In June 2020, the Departments issued FAQs 43, which, among other things, requires first-dollar coverage of an OTC COVID-19 test when such test is ordered by a healthcare provider who determined that the test is medically appropriate for the individual.

On December 2, 2021, the Biden administration directed the Departments to issue guidance requiring first-dollar coverage for OTC COVID-19 tests even when a healthcare provider does not order the test or perform a clinical assessment of medical appropriateness.

Basic OTC COVID-19 test coverage requirements

FAQs 51 provide for the basic coverage requirements for OTC COVID-19 tests purchased or acquired without involvement of a healthcare provider, as well as two safe harbors that allow plan sponsors and administrators to apply limits to the coverage mandate. The basic coverage requirements are as follows:

  • Any FDA-authorized OTC COVID-19 test must be covered by a group health plan without application of cost-sharing, prior authorization, or other medical management techniques. This means that the full cost of the test must be covered (subject to the Reimbursement Limit Safe Harbor described below)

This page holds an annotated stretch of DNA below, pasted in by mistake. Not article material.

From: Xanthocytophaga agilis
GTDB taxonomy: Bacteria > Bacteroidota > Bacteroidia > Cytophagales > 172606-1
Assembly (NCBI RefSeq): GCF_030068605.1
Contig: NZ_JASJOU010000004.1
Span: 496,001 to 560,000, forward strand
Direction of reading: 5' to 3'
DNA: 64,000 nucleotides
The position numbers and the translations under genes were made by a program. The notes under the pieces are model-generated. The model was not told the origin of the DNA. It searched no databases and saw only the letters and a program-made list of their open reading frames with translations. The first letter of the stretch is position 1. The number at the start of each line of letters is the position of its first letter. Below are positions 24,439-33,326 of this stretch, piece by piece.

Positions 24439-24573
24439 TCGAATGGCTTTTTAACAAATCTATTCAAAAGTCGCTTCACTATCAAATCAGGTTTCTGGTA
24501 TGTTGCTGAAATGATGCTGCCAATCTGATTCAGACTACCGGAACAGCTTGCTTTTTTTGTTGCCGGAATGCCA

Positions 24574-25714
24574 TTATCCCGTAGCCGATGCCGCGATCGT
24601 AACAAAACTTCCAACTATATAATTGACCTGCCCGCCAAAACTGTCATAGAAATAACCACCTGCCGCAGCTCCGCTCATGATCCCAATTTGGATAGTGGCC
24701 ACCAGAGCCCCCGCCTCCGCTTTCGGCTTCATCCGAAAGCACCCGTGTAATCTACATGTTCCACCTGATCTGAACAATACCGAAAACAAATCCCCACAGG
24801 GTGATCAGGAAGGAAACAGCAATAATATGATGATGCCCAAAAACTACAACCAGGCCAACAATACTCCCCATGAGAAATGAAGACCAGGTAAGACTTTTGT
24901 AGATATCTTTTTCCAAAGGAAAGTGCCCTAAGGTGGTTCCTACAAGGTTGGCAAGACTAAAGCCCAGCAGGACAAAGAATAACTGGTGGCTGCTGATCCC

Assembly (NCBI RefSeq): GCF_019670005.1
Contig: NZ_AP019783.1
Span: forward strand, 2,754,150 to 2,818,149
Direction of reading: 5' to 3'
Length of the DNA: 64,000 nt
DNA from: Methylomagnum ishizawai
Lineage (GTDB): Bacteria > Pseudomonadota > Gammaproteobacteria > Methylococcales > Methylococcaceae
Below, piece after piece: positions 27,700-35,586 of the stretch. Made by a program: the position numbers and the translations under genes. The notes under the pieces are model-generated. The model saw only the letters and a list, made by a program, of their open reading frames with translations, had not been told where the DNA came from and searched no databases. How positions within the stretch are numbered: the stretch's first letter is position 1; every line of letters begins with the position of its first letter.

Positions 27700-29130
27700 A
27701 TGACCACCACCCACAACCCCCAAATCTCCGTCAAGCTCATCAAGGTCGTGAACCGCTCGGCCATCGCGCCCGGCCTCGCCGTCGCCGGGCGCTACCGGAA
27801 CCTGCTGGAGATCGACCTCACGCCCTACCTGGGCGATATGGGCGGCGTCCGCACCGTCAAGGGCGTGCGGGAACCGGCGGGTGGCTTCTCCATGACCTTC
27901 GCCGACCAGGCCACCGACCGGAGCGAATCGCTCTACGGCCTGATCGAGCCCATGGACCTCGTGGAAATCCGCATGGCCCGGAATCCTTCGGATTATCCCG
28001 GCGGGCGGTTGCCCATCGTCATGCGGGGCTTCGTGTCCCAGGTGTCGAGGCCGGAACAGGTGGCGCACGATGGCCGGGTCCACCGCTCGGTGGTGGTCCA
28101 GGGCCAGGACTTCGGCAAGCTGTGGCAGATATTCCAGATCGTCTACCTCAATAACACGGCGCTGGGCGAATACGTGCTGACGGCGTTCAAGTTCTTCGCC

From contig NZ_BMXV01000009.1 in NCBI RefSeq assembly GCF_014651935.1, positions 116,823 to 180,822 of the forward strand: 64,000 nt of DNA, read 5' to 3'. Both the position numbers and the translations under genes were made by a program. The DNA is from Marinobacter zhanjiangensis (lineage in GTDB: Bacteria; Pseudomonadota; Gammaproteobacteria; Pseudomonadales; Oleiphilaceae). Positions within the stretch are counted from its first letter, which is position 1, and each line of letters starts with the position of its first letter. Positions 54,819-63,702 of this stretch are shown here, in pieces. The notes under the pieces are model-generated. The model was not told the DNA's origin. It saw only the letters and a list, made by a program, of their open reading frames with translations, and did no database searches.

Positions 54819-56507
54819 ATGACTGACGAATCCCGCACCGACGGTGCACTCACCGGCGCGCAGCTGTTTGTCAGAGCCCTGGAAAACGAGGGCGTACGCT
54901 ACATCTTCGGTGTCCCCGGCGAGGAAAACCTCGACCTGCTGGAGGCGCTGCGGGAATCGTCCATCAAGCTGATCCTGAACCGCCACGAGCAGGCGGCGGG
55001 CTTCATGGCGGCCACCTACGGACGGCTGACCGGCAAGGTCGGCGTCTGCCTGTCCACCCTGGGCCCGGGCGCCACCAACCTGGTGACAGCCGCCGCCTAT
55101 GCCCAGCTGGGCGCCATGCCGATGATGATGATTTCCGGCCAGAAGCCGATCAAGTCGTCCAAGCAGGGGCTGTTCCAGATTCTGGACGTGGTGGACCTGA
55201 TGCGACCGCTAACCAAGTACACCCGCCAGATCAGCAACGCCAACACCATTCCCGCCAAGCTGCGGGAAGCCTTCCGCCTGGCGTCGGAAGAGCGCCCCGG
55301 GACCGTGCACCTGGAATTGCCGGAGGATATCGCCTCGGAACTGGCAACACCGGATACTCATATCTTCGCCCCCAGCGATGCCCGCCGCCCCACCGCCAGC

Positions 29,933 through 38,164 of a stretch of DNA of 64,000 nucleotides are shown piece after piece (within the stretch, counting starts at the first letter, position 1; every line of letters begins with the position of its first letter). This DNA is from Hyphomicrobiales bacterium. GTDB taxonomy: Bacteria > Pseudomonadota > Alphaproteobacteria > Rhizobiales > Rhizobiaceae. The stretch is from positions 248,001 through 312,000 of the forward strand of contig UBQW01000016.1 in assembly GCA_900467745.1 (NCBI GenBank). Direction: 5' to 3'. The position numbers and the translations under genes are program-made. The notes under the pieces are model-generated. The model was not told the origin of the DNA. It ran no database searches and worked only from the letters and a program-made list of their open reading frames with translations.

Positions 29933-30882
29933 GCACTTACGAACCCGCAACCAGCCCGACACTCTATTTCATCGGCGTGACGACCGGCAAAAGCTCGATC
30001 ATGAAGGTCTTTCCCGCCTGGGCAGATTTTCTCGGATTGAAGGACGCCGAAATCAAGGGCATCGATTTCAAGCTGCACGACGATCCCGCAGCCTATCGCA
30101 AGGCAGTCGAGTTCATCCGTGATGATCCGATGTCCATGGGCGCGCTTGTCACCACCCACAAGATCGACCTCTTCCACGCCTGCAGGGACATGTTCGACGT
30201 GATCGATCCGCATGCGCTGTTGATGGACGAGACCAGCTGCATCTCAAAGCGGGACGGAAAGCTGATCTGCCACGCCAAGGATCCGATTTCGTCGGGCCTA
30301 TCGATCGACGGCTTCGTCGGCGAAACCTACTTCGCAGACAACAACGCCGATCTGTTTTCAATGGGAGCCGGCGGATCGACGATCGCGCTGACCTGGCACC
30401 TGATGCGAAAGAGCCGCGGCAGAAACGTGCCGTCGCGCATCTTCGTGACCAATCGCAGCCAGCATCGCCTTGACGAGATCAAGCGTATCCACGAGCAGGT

• Direct coverage (i.e., where the covered individual has no upfront cost) is strongly encouraged, but not required. In the absence of direct coverage, a plan must allow for reimbursement of claims in accordance with the plan’s claims and appeals procedures.
  • Coverage cannot be limited to only tests that are provided through preferred pharmacies or direct-to-consumer shipping programs (subject to the Reimbursement Limit Safe Harbor described below)
  • Plans cannot impose quantity/frequency limits on coverage of OTC COVID-19 tests (subject to the Quantity/Frequency Limit Safe Harbor described below)
  • Plans are permitted to apply fraud, waste, and abuse procedures to mitigate against potential fraud. The Departments, however, are concerned that burdensome fraud, waste, and abuse procedures could obstruct reasonable access to OTC COVID-19 tests. Therefore, the Departments provide a couple examples of acceptable requirements that plan sponsors and administrators can implement: